Artist Robert Sparrow Jones grew up in rural Pennsylvania, where he built tree houses and felt at home in the forest.
"Catchment," a solo exhibition currently on display at Gallery Espresso, is inspired by the artist's childhood memories and fueled by his passion for nature. Jones's idyllic paintings offer heartfelt meditations on the passage of time and insightful reflections on the things that truly sustain us.
This talented artist recently spoke with the Savannah Morning News about the timeless appeal of stories, the psychological power of color and the primal allure of the natural world.
The paintings in "Catchment" have a strong narrative quality. Why are you drawn to stories?
My father was an English teacher and we were surrounded by books, so the story is always deeply rooted. I also had a strong interest in film and black and white movies, particularly Truffaut, Goddard and Hitchcock. Strong dramatic imagery and storytelling continue to inspire me. In college and grad school, I studied creative writing. I think of each painting as a short story.
Please tell me about the title of your exhibit at Gallery Espresso and what it means to you.
A catchment is the collecting of water, especially rainwater. Though for me, it is also about being in the in-between. I find that the places between the bucolic and the cosmopolitan, where the new and the old world overlap, construct our contemporary mysteries.
Your work uses an almost otherworldly color palette. How do you decide which colors to use? What kind of an effect are you after?
In my paintings, I like to think I utilize heightened color, weighing the pictures into something other than reality, engaging a tension of psychology and emotional indifference. I want the viewer to never forget the communal wild.
Also, my landscapes and waterscapes embody many passages of time by fusing separate layers of color to let light pass through. Sometimes they imply planes of flux for a sense of movement and a deep feeling of continuous space. They are experienced as if growing into existence like the seasons of a forest or the waves of the sea. Recently my colors have been more old-timey. I really try to experiment a little with color each time I begin a new painting. That way it stays fresh.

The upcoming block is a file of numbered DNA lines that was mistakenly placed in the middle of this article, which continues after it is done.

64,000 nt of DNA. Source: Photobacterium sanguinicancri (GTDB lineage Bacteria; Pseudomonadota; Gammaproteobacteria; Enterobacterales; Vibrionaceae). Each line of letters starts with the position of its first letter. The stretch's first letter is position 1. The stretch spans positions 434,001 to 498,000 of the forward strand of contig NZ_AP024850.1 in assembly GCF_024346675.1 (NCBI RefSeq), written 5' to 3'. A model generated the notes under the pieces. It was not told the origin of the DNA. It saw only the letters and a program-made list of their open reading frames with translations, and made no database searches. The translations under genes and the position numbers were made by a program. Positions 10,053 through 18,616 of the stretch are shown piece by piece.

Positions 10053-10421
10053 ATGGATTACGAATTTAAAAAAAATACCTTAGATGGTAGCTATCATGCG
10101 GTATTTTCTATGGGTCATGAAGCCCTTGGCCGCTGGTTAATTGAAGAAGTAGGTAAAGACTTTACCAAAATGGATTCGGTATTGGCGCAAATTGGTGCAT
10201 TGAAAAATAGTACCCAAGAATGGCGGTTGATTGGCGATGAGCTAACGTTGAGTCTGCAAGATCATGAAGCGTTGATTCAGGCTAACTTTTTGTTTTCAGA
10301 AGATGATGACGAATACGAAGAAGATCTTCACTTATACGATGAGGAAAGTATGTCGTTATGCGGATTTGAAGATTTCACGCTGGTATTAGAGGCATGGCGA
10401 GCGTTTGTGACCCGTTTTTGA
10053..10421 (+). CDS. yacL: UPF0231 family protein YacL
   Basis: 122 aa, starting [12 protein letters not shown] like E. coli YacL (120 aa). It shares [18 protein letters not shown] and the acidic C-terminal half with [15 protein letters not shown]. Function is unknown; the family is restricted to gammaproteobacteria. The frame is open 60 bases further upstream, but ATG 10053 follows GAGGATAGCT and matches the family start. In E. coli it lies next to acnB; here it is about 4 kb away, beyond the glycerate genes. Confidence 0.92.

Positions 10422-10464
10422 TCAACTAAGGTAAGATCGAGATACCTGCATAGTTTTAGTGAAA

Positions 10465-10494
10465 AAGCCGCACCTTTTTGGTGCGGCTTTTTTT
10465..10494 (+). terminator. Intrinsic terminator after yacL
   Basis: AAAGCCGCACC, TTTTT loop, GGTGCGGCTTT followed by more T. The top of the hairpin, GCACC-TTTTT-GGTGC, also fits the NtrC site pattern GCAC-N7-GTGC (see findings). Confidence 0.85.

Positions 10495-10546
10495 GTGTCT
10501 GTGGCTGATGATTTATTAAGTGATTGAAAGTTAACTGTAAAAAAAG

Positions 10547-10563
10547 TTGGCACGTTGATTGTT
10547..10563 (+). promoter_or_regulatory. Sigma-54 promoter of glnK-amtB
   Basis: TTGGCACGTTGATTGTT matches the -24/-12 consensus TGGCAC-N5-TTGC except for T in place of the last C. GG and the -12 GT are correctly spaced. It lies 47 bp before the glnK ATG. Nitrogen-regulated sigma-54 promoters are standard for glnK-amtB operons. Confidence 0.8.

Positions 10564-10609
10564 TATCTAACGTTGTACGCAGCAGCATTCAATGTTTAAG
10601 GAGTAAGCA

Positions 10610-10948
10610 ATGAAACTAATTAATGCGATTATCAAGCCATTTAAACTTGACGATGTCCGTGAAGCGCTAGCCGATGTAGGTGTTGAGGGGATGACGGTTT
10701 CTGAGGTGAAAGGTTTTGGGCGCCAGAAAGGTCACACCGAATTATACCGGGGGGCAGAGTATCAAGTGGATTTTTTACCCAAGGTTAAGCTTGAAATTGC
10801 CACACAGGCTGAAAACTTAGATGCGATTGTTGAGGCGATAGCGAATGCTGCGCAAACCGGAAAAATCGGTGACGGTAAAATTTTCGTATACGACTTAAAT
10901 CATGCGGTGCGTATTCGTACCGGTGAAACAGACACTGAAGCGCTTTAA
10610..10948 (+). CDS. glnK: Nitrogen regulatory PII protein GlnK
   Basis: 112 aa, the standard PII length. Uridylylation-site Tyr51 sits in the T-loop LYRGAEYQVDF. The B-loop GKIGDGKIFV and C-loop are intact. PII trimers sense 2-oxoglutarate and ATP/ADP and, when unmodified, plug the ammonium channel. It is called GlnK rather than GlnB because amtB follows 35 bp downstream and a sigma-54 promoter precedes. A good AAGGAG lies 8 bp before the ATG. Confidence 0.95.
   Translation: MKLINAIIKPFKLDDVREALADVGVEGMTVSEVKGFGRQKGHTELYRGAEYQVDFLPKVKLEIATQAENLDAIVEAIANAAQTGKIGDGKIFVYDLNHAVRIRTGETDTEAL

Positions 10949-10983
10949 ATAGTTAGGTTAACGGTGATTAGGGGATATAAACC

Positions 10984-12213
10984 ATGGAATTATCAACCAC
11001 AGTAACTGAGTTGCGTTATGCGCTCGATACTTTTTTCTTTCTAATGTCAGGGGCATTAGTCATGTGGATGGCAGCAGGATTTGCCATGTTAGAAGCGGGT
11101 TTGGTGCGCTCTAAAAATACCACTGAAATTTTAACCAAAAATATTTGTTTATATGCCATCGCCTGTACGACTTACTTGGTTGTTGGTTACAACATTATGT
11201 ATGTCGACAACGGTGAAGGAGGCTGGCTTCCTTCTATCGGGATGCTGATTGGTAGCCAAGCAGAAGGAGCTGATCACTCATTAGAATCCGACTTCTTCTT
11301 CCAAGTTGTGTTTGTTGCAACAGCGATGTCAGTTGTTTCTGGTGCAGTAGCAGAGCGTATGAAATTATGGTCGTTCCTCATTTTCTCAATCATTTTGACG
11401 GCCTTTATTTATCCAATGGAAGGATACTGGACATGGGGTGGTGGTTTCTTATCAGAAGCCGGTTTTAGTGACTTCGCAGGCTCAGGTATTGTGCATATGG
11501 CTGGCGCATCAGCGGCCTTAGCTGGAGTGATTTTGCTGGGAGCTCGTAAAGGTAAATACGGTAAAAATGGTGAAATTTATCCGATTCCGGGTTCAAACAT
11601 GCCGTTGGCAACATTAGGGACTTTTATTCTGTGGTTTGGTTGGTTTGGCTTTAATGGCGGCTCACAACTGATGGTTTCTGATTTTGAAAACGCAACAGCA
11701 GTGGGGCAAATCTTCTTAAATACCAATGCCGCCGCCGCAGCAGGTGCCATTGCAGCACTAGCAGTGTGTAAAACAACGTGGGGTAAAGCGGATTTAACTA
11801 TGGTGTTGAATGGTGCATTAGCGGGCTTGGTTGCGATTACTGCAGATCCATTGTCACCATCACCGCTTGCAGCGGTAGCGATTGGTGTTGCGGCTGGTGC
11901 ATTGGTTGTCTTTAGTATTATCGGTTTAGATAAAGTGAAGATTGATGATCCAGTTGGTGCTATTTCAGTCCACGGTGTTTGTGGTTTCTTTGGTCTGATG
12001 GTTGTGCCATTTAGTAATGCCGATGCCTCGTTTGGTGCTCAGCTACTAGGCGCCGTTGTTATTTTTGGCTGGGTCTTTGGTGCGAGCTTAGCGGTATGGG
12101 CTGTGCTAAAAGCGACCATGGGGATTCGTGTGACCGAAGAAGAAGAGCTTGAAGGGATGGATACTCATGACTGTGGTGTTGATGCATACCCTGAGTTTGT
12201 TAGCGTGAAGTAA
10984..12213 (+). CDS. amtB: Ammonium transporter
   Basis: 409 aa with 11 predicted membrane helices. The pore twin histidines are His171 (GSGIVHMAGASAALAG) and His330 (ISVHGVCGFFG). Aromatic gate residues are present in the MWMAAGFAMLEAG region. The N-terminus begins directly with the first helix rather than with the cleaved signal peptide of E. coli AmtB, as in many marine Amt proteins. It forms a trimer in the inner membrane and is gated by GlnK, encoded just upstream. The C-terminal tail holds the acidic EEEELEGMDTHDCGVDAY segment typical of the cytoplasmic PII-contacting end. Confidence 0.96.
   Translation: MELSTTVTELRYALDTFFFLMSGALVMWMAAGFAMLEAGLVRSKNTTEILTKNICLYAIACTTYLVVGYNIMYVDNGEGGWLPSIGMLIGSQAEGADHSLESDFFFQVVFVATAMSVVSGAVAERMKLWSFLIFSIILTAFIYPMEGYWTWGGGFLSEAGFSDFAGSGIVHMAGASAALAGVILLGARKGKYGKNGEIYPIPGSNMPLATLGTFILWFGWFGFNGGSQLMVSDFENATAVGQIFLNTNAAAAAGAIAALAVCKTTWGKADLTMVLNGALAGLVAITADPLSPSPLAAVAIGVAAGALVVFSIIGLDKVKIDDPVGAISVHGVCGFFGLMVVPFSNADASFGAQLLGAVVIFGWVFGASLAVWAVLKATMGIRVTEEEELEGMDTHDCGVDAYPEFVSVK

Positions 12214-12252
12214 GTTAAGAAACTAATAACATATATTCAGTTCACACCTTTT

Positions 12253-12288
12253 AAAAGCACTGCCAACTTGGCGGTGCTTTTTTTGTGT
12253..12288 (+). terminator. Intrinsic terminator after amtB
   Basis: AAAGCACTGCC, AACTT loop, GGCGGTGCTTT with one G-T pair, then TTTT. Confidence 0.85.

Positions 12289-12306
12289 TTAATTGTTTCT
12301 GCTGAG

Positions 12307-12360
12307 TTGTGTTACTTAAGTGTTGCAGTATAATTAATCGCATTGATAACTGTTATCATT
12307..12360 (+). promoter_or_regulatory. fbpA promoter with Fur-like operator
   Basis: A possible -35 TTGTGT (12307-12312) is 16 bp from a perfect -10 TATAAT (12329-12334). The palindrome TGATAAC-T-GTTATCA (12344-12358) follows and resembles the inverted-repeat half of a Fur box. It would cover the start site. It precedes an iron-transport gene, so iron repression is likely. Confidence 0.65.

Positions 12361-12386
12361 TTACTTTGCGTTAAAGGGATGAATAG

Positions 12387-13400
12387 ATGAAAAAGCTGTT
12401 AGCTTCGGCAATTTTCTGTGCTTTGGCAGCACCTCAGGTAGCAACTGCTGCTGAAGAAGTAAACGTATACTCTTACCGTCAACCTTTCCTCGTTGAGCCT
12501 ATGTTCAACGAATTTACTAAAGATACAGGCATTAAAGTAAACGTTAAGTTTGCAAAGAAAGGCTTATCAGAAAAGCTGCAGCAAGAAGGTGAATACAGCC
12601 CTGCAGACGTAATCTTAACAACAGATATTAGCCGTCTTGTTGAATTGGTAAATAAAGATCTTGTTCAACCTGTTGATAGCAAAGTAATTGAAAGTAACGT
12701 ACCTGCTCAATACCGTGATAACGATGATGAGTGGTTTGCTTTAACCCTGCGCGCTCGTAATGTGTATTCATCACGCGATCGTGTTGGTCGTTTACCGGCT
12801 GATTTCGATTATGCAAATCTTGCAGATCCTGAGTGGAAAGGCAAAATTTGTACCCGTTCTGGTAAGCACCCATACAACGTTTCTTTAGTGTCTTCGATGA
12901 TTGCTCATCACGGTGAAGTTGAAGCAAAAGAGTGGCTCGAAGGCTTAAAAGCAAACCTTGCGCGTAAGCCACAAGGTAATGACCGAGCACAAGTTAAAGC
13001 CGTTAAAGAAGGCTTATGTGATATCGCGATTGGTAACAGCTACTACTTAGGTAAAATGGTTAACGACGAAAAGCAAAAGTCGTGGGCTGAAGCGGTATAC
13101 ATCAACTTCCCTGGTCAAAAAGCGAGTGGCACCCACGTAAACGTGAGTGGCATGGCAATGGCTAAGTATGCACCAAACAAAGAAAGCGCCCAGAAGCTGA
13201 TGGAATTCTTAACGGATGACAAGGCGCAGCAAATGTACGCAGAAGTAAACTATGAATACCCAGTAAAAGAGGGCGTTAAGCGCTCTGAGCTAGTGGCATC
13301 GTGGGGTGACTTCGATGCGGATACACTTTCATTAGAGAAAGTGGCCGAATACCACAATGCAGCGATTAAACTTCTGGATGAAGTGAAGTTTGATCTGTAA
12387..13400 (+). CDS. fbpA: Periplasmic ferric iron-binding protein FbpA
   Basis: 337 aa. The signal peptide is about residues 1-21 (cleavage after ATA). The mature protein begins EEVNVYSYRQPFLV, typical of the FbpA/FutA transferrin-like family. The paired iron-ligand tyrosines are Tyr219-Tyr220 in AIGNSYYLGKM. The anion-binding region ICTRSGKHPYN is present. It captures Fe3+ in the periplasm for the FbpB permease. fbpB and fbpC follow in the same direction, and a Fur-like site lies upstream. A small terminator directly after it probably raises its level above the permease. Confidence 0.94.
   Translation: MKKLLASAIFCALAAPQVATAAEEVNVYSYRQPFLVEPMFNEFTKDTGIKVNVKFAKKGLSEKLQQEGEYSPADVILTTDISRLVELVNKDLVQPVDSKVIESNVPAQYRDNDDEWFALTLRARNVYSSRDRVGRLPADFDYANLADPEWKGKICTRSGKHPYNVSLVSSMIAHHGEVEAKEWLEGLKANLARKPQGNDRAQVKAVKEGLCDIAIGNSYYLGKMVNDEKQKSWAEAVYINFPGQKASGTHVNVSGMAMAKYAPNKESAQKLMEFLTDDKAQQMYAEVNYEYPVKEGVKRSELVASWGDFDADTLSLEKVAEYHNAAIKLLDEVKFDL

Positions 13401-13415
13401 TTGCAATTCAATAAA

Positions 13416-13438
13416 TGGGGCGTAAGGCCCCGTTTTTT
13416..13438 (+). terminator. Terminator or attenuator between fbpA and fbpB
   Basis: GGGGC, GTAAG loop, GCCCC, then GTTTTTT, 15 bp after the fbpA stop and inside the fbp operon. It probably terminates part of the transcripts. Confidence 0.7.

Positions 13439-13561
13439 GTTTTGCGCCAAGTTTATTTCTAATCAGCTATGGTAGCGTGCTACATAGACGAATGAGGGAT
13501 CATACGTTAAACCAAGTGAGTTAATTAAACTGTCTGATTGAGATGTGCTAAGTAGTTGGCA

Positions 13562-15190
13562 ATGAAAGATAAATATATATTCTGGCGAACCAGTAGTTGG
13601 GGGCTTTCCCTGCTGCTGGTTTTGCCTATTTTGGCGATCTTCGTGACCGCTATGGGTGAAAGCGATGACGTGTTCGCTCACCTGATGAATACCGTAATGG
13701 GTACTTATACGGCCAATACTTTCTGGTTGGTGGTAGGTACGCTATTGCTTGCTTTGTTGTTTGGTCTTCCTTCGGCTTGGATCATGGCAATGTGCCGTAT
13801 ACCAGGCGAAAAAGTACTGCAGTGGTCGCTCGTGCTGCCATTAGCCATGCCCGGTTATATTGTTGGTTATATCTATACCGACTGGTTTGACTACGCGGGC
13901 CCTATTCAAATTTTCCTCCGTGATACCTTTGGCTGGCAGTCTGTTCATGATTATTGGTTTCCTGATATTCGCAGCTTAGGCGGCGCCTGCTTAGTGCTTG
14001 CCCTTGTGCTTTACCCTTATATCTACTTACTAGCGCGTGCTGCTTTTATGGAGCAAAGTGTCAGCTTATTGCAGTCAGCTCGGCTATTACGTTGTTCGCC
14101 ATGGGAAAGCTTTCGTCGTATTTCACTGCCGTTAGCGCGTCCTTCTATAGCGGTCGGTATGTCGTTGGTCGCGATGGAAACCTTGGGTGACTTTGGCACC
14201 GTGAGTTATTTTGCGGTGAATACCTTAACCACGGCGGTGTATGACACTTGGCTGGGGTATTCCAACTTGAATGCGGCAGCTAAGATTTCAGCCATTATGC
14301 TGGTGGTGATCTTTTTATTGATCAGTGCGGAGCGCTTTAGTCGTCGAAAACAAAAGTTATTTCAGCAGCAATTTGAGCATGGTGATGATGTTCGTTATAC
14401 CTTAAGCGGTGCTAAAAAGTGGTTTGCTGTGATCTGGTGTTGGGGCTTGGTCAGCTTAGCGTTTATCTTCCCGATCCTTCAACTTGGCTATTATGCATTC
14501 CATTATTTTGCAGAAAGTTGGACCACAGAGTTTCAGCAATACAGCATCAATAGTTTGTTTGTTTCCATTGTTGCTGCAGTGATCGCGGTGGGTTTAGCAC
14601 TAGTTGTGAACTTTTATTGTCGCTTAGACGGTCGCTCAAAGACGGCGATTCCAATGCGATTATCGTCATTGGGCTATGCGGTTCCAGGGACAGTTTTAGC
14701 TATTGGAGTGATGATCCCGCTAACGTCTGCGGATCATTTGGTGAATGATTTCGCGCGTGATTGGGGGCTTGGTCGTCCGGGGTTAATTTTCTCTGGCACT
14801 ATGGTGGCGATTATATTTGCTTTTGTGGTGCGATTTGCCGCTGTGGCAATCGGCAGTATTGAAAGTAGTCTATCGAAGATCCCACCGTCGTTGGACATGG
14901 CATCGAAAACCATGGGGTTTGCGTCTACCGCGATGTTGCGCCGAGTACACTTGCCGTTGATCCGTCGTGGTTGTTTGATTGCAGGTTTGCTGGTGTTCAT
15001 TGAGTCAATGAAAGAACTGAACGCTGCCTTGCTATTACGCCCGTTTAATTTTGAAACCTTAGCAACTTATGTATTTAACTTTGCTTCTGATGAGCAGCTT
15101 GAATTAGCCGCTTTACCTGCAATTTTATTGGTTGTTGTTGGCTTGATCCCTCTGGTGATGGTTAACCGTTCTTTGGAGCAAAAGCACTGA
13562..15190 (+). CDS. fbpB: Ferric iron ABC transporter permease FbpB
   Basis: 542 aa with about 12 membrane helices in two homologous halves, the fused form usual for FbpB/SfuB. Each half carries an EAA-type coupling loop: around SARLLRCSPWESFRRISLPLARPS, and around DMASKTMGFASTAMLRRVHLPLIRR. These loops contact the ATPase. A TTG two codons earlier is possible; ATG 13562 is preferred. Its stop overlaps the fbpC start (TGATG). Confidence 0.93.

I understand you built quite a few tree houses and forts growing up in Pennsylvania. How did that experience impact your art and shape your way of seeing the world?
Building tree houses in Pennsylvania was important for me on many levels. At first, it kept us busy, though it did not always keep us from trouble. But being in the woods was an adventure and, in turn, gave me an inherent appreciation for our natural resources.
Also, during that time, it seemed everybody was stripping down their old beautiful Victorian houses, just as the very landscape was also being stripped. I would take those old tall windows, paneled doors and crown molding to build these wonderful tree houses. And being in them was an easy meld into nature. I could feel the gentle sway, high in the tree boughs. Here was a genuine sense of strength and fragility. These would be larger metaphors that would thread throughout all my work.
The paintings in "Catchment" focus on humanity's deep connection to nature. What are you trying to encourage viewers to understand about the natural world?
I'm thinking about human complexity and contradiction while subtly aiming at global environmental issues. By exploring these realms, I hope to develop simple ways to represent the extraordinary sense of wonder of our natural resources and the deep implications of climate change. I also like to imagine my role as an artist is an important one, and that responding to the growing challenge for a sustainable future in visual art can engage the world in a visceral, tactile and emotional way.
ABOUT THE ARTIST
Originally from Jermyn, Penn., Robert Sparrow Jones began to paint while living in Seattle. He earned an M.F.A. from the Maryland Institute College of Art and a B.F.A. from Kutztown University and has exhibited his work in solo and group shows across the United States. Over the years, he has taught art at the Maryland Institute College of Art, Towson University and Piedmont College. He currently lives on a canal in Fort Lauderdale, Fla., and teaches painting at NOVA Southeastern University.
IF YOU GO
What: "Catchment: Recent Oil Paintings by Robert Sparrow Jones"
When: Through Aug. 31
Where: Gallery Espresso, 234 Bull St.
Hours: 7:30 a.m. - 8:30 p.m. Monday - Friday; 8 a.m. - 9 p.m. Saturday - Sunday
For more information: 233-5348